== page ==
HealthDay - August 16, 2006
A high-fat, copper-rich diet may increase the risk of cognitive decline in older adults, says a study by researchers at Rush University Medical Center in Chicago.
The study of 3,718 people, age 65 and older, found that a diet high in saturated fat and trans fats, combined with a high intake of copper, may be associated with an accelerated rate of decline in thinking, learning and memory abilities.
Food with high copper levels include organ meats (such as liver), shellfish, nuts, seeds, legumes, whole grains, potatoes, chocolate and some fruits. Copper pipes may also add trace amounts of the metal to drinking water.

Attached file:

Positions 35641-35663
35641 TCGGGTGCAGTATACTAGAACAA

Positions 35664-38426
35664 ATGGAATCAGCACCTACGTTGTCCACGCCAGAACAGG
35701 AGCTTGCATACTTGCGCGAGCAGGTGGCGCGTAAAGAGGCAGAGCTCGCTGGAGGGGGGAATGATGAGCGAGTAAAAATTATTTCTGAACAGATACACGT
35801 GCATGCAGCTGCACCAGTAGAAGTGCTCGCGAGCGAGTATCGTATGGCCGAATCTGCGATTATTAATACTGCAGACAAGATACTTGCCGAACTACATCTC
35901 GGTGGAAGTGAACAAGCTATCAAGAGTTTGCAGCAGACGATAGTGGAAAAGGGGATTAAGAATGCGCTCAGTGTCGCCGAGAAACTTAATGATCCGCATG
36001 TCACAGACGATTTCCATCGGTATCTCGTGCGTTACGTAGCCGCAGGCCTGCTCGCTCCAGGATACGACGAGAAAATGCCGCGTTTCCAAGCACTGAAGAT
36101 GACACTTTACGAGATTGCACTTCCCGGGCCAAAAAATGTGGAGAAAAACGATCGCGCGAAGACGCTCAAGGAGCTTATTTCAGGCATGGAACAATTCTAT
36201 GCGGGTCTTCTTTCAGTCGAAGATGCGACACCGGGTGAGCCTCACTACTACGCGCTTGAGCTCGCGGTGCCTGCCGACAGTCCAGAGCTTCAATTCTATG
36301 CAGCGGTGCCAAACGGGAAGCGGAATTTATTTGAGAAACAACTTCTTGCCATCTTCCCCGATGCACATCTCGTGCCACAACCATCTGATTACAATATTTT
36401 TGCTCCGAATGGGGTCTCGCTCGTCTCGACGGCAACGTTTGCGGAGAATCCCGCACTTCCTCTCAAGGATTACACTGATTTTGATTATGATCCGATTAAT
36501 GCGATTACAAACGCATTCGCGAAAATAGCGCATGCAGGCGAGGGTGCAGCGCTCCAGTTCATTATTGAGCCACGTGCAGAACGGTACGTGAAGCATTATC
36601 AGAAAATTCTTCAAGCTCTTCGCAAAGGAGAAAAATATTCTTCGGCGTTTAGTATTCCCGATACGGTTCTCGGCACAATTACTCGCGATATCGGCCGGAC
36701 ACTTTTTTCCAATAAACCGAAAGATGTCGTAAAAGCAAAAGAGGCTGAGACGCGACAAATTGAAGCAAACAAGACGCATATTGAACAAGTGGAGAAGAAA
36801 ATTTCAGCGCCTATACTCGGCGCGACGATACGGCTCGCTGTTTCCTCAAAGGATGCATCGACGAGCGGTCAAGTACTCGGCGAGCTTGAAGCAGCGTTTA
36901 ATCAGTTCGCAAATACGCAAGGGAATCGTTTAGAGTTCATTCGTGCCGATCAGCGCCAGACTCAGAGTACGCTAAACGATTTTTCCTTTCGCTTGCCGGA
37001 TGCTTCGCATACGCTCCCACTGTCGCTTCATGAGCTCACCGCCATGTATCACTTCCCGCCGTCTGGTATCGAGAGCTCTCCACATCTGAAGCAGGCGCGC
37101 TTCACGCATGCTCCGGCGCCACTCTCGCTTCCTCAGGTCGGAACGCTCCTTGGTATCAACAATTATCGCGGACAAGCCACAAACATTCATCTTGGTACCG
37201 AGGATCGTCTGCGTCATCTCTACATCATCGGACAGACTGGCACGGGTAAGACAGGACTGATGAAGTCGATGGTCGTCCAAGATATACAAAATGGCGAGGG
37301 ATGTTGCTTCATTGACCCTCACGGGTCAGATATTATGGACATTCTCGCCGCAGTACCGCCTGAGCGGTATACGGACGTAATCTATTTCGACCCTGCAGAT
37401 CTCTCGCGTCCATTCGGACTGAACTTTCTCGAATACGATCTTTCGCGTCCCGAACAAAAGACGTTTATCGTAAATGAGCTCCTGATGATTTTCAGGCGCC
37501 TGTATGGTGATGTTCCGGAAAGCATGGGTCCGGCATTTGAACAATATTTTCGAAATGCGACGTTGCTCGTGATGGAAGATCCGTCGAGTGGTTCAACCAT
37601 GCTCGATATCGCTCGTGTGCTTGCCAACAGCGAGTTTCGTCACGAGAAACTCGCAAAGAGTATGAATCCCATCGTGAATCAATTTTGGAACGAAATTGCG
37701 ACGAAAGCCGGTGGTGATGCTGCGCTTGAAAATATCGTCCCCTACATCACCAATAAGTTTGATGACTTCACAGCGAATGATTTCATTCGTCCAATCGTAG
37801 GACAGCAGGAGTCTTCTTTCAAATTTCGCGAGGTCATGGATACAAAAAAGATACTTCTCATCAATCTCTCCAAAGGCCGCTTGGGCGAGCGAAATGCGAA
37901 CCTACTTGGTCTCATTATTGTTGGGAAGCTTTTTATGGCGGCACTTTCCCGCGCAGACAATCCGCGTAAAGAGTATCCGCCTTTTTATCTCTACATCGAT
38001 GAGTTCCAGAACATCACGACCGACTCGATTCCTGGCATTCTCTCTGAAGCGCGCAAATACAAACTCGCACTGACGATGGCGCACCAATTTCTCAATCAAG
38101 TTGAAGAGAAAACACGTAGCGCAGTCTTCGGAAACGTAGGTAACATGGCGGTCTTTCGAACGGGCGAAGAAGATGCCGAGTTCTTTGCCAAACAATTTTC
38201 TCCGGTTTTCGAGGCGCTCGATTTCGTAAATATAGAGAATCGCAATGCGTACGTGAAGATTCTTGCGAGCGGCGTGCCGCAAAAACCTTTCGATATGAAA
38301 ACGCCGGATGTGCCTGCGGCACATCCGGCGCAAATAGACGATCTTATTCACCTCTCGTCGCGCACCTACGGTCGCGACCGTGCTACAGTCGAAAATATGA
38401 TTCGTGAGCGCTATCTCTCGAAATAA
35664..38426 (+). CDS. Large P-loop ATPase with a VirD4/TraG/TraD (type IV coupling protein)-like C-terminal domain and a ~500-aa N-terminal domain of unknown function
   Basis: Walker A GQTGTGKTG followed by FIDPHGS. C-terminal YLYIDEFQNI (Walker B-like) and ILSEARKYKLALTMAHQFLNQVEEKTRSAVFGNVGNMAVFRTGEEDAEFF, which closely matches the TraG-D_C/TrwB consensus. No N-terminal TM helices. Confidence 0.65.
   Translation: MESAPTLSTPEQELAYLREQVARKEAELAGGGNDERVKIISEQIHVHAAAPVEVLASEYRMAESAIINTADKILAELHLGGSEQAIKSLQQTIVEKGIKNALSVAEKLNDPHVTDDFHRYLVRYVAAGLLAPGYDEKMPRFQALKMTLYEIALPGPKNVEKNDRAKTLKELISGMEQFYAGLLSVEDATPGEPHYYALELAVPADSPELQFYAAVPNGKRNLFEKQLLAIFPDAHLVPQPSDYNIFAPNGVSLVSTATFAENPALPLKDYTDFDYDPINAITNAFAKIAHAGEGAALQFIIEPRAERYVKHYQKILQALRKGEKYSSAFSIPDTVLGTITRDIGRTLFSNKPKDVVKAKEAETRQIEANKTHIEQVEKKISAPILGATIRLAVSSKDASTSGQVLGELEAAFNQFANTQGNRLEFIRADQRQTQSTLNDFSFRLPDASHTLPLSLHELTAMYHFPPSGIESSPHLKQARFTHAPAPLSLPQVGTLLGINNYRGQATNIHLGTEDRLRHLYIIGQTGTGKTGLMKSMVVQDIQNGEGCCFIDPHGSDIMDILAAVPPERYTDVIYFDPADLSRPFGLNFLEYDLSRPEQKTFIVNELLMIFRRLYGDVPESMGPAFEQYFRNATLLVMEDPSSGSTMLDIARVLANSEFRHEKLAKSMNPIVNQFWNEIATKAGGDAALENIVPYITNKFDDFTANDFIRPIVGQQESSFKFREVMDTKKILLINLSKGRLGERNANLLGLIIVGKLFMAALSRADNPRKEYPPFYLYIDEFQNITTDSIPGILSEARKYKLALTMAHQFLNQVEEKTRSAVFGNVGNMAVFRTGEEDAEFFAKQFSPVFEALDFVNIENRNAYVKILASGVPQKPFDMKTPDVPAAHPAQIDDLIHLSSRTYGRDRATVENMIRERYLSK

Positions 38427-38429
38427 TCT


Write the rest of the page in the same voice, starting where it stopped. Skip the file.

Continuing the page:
The findings were published in the August issue of the journal .
The study participants’ cognitive abilities were tested at the start of the study and again three years and six years later. They also provided information about their eating habits.
Among those who consumed the most saturated and trans fats, cognitive function declined more rapidly with the more copper they had in their diets.
"The increase in rate for the high-fat consumers whose total copper intake was in the top 20 percent (greater than or equal to 1.6 milligrams per day) was equivalent to 19 more years of age," the study authors wrote.
They found that other metals (iron and zinc) assessed in this study had no effect on cognition in people with high-fat diets.
"This finding of accelerated cognitive decline among persons whose diets were high in copper and saturated and trans fats must be viewed with caution," the authors concluded. "The supporting evidence on this topic is limited. The strength of the association and the potential impact on public health warrant further investigation."